ANSEP students take on paid internships
When Barrow's Antonio Dunbar, 17, got the chance for a paid internship through the Alaska Native Science and Engineering Program's Summer Bridge component, he knew right where he wanted to go.
He contacted the Arctic Slope Native Association about working in radiology at Samuel Simmonds Memorial Hospital.
"I'm having a lot of fun and learning a lot," Dunbar said on Monday. "I plan to be a radiologist."
Besides answering the phones and shuffling paperwork during the three-week internship, Dunbar gets to observe the ins and outs of his future profession.
He learned about ANSEP through his dad and both agreed it would be a good boost for the future.
"ANSEP is a great program to get people, especially Natives, engaged and prepared for the type of work that they want to do in engineering and science, " Dunbar said.
In total, 25 Alaska students are taking part in paid internships through the ANSEP Summer Bridge component to garner experience before starting college at a University of Alaska campus this fall.
"Summer Bridge students are getting hands-on experience working in science, technology, engineering or mathematics (STEM) career fields, in addition to completing a college math course, " according to a release from ANSEP.
"Summer Bridge is just one component of ANSEP that strives to promote STEM while encouraging historically underrepresented students to pursue careers in science and engineering at an early age."
This particular facet has been around since 1998 as a way to better prepare students for careers in math and science and help them transition from their rural communities to bigger college towns and cities.
"Completing Summer Bridge is crucial for developing students academically, socially and professionally for college and careers, " said ANSEP Founder and Vice Provost Dr. Herb Ilisaurri Schroeder in a statement. "It also plays a key role in providing Alaska with a sustainable workforce for years to come. We're fortunate to live in a state that offers myriad opportunities in STEM fields and to partner with organizations that invite students to learn and grow early in their educational careers."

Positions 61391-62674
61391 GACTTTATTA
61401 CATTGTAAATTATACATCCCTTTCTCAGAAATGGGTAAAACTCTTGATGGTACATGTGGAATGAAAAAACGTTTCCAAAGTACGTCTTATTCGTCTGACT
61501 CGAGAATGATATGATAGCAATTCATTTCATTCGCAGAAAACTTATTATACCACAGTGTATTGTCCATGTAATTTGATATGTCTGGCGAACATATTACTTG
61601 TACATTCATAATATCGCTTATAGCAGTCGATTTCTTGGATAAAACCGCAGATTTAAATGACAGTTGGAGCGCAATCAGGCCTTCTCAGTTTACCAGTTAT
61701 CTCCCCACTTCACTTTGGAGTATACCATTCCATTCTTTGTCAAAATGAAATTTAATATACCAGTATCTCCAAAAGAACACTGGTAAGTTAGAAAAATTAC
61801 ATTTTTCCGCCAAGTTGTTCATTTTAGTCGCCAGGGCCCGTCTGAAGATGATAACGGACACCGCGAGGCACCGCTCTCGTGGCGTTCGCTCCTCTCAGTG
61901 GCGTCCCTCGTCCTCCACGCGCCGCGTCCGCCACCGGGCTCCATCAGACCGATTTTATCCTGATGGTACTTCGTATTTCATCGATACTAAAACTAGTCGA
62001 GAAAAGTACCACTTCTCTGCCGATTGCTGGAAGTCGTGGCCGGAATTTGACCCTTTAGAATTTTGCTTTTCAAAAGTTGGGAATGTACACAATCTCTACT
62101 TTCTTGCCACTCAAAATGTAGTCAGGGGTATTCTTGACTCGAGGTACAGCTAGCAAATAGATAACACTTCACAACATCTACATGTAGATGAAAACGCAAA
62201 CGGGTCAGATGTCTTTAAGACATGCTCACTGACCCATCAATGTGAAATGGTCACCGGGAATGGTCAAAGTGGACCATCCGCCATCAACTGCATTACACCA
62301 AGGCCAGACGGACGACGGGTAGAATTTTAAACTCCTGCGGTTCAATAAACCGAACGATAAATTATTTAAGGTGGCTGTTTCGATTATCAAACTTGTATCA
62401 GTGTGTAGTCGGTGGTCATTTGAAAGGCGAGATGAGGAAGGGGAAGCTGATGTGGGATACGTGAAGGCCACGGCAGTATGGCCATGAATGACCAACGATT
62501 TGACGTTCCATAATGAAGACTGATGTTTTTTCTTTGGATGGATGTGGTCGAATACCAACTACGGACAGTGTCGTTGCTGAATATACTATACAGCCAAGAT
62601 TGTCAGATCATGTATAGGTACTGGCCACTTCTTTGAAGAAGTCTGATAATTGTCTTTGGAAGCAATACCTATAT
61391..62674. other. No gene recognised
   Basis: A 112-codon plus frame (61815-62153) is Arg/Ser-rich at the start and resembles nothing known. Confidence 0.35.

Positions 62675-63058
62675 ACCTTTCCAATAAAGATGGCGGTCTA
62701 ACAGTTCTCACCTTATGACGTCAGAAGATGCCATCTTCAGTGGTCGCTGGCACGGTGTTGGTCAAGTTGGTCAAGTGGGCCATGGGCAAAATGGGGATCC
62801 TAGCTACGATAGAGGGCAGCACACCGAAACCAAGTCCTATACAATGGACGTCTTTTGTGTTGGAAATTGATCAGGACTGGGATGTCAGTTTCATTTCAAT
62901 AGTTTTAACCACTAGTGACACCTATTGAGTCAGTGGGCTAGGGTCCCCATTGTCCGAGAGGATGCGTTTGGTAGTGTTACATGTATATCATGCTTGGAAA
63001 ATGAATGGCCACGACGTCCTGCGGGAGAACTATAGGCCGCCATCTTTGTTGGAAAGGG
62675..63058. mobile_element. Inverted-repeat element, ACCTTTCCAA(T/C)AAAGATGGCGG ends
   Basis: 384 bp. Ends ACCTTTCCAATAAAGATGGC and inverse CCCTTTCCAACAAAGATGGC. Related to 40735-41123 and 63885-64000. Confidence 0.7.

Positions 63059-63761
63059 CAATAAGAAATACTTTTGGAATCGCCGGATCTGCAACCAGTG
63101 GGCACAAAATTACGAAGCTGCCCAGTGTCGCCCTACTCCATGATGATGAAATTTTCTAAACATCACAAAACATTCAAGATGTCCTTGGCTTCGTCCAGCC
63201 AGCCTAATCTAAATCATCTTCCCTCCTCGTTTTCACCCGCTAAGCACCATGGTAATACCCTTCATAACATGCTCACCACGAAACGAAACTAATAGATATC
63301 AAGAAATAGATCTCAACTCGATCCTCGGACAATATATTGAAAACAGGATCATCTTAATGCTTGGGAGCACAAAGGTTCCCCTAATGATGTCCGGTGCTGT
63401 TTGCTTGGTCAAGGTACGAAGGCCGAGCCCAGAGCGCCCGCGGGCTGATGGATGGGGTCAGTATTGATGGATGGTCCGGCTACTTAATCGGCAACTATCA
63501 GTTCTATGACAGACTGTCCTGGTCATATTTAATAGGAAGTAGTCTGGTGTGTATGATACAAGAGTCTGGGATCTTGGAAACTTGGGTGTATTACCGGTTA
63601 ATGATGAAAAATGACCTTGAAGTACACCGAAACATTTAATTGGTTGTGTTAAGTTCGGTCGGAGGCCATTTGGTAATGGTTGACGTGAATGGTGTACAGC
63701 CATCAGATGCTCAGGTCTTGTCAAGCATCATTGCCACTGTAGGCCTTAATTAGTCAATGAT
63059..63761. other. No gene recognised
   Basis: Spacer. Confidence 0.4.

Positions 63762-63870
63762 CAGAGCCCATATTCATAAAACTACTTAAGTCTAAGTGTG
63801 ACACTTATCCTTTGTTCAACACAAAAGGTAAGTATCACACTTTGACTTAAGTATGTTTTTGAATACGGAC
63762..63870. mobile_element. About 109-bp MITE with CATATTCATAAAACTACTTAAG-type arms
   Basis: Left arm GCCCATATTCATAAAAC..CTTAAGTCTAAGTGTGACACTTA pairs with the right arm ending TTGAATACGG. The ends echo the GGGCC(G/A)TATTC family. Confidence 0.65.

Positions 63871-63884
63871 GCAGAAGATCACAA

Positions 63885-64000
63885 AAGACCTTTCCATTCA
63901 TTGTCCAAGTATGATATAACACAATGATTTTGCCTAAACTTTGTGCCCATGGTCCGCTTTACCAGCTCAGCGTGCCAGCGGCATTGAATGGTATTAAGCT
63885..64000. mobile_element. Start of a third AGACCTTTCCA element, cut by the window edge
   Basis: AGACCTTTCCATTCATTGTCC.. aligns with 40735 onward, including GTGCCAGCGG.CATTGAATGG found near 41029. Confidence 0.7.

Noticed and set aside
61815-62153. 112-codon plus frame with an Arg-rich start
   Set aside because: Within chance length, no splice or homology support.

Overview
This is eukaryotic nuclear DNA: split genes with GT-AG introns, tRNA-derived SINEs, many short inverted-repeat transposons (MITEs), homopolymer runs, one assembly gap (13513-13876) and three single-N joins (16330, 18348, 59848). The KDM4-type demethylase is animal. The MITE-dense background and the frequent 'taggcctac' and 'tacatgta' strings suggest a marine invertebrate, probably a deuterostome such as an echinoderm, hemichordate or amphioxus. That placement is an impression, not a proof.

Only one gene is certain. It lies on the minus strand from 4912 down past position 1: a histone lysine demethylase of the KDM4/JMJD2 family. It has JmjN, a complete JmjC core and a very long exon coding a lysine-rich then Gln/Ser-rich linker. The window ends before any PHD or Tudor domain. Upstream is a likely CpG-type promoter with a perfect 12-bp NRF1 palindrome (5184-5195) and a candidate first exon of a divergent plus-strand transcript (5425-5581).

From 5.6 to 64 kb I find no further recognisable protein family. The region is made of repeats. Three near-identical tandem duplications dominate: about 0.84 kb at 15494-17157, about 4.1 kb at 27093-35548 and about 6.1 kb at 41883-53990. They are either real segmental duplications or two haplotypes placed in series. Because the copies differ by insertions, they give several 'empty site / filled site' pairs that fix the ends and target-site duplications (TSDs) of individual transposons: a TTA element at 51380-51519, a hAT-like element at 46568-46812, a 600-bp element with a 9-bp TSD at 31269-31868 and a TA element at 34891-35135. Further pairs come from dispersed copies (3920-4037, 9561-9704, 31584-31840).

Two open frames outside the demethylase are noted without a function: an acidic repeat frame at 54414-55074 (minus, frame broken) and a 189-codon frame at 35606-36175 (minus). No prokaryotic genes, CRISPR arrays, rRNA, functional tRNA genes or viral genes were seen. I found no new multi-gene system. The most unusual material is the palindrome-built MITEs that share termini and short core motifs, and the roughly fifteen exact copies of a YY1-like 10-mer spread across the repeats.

Summer Bridge internships are geared toward each student's field of interest. Internships range from assisting with capital improvement projects for the North Slope Borough in Barrow to working for the United States Forest Service in Southeast Alaska's Tongass National Forest.
"I like making a difference, and engineering is just one way I hope to do that in my life, " said ANSEP student Mattias Hautala of Kwethluk. "After my first computer build, I was hooked on engineering and ANSEP. From there, I applied for Acceleration Academy, and now here I am. I have an awesome internship, I'm earning college credit and my degree is paid for."
This summer Hautala is working with corrosion engineers at BP Alaska, taking samples from walls inside the Trans Alaska Pipeline System. Using the samples, he will help determine whether any sections need to be replaced and how much longer they will last. Hautala and other BP interns will also visit the North Slope and in the fall, he will begin his first year at the University of Alaska Fairbanks working toward a degree in petroleum engineering?
The 25 high school graduates from 15 Alaska communities are currently placed with one of ANSEP's strategic partners across the state, including:
Bureau of Land Management: Jessica Mute, Bethel; Patrice DeAsis, Juneau
BP: Jesse Puletau, Bethel; Mattias Hautala, Kwethluk; Trisha Jimmie, Northway; Walter Seeganna, Anchorage
ConocoPhillips: Catherine Dunleavy, Wasilla; Steven Glasheen, Bethel
ExxonMobil: Frederick Coolidge, Aleknagik; Joseph Lopez, Wasilla
National Park Service: Tamija Woods, Anchorage; Tony Takak, Elim
Arctic Slope Native Association: Antonio Dunbar, Barrow
Shell Oil: Cory Lepore, Bethel; Evelyn Oliver, Anchorage
U.S. Fish and Wildlife Service: Flora Andrews, Anchorage; Janelle Carl, Kipnuk; Janis Andrew, Kwigillingok; Peyton Corbett, Bethel
U.S. Forest Service: Cody McIntyre, Tuntutuliak; Malachi Rhines, North Pole
U.S. Geological Survey: Jannelle Trowbridge, Nome; Nathaniel Doss, Wasilla; Tvetene Carlson, Cantwel?.